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Yesterday, on the first day of Microsoft Build 2019, the team behind .NET Core announced that .NET Core 3.0 will be .NET 5, which will also be the next big release in the .NET family. Now there will be just one .NET going forward, and users will be able to use it to target   Linux, macOS, Windows, iOS, Android, tvOS, watchOS and WebAssembly and much more.

.NET Core team will also introduce new .NET APIs, runtime capabilities and language features as part of .NET 5 along with the first preview, which is expected in November 2020.

.NET 5 takes .NET Core and the best of Mono, runtime for .NET Core, to create a single platform that you can use for all your modern .NET code. This release will be supported with future updates to Visual Studio 2019, Visual Studio Code and Visual Studio for Mac.

What is expected in .NET 5?

Switch build in runtimes

.NET Core has two main runtimes, namely, Mono which is the original cross-platform implementation of .NET and CoreCLR which is primarily targeted at supporting cloud applications, including the largest services at Microsoft. Both runtimes have a lot of similarities, so, the team has decided to make CoreCLR and Mono drop-in replacements for one another. The team plans to make it easier for users to choose between the different runtime options.


.NET 5 applications

In this release, all the .NET 5 applications will be using the CoreFX framework which will work smoothly with Xamarin and client-side Blazor workloads. These .NET 5 applications will be buildable with the .NET CLI, which will ensure that users have common command-line tooling across projects.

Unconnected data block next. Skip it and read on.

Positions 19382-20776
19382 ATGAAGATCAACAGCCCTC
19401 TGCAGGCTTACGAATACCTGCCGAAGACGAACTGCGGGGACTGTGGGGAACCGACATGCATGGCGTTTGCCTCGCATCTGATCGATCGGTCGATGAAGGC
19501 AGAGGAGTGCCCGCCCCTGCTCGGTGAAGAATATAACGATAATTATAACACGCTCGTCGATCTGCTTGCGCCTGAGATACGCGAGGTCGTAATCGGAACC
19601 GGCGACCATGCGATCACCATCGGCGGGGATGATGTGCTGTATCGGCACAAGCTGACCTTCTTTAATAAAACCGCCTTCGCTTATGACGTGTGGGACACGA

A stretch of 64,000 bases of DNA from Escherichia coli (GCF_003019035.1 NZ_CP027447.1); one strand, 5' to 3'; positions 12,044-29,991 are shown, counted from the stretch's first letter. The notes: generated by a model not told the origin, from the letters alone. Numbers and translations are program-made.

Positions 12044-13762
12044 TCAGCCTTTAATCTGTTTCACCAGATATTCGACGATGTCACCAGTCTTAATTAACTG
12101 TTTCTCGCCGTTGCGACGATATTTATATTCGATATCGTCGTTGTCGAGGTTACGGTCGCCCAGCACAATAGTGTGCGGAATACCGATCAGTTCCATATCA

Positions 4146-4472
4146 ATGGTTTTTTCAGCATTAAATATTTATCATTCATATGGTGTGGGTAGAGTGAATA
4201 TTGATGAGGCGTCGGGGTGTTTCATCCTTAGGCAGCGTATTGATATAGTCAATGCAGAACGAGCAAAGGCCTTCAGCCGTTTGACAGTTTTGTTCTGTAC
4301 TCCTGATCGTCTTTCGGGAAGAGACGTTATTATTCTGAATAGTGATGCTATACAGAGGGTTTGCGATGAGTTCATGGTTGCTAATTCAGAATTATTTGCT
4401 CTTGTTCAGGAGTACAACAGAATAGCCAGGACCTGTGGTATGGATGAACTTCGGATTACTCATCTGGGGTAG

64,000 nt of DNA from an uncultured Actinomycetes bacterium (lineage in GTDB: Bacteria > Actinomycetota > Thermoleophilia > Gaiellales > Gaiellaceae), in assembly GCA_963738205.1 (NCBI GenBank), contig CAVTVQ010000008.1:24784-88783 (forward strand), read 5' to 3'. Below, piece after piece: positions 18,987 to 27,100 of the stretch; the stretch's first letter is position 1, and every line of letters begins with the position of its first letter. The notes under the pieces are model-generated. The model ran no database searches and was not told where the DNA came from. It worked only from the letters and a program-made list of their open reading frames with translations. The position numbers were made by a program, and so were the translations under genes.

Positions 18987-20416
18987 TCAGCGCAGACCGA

Naming

The team thought of simplifying the naming as there is only one .NET going forward, so there is no need of clarifying term like “Core”. According to the team, .NET 5 is a shorter name and also communicates that it has uniform capabilities and behaviors.

Others ways in which .NET 5 project will improve are:

  • This release will produce a single .NET runtime and framework which has a uniform runtime behaviour and developer experiences and can be used everywhere.
  • This release will also expand the capabilities of .NET by reflecting the best of .NET Core, .NET Framework, Xamarin and Mono.
  • It will also help in building projects out of a single code-base that developers can work on and expand together.
  • Also, the code and project files will look and feel the same no matter which type of app is getting built.
  • Users will continue to get access to the same runtime, API and language capabilities with each app.
  • Users will now have more choice for runtime experiences.
  • This release will come with Java interoperability for all the platforms.
  • In this release, Objective-C and Swift interoperability will be supported on multiple operating systems.

What won’t change?

  • NET Core will continue to be open source and community-oriented on GitHub.
  • It will still have cross-platform implementation.
  • This release will also support platform-specific capabilities, such as Windows Forms and WPF on Windows, etc.
  • It will support side-by-side installation and provide high performance.
  • It will also support small project files (SDK-style) and command-line interface (CLI).

A glimpse at the future roadmap

Image source: Microsoft

The blog reads, “The .NET 5 project is an important and exciting new direction for .NET. You will see .NET become simpler but also have a broader and more expansive capability and utility. All new development and feature capabilities will be part of .NET 5, including new C# versions. We see a bright future ahead in which you can use the same.”

To know more about this news, check out Microsoft’s blog post.

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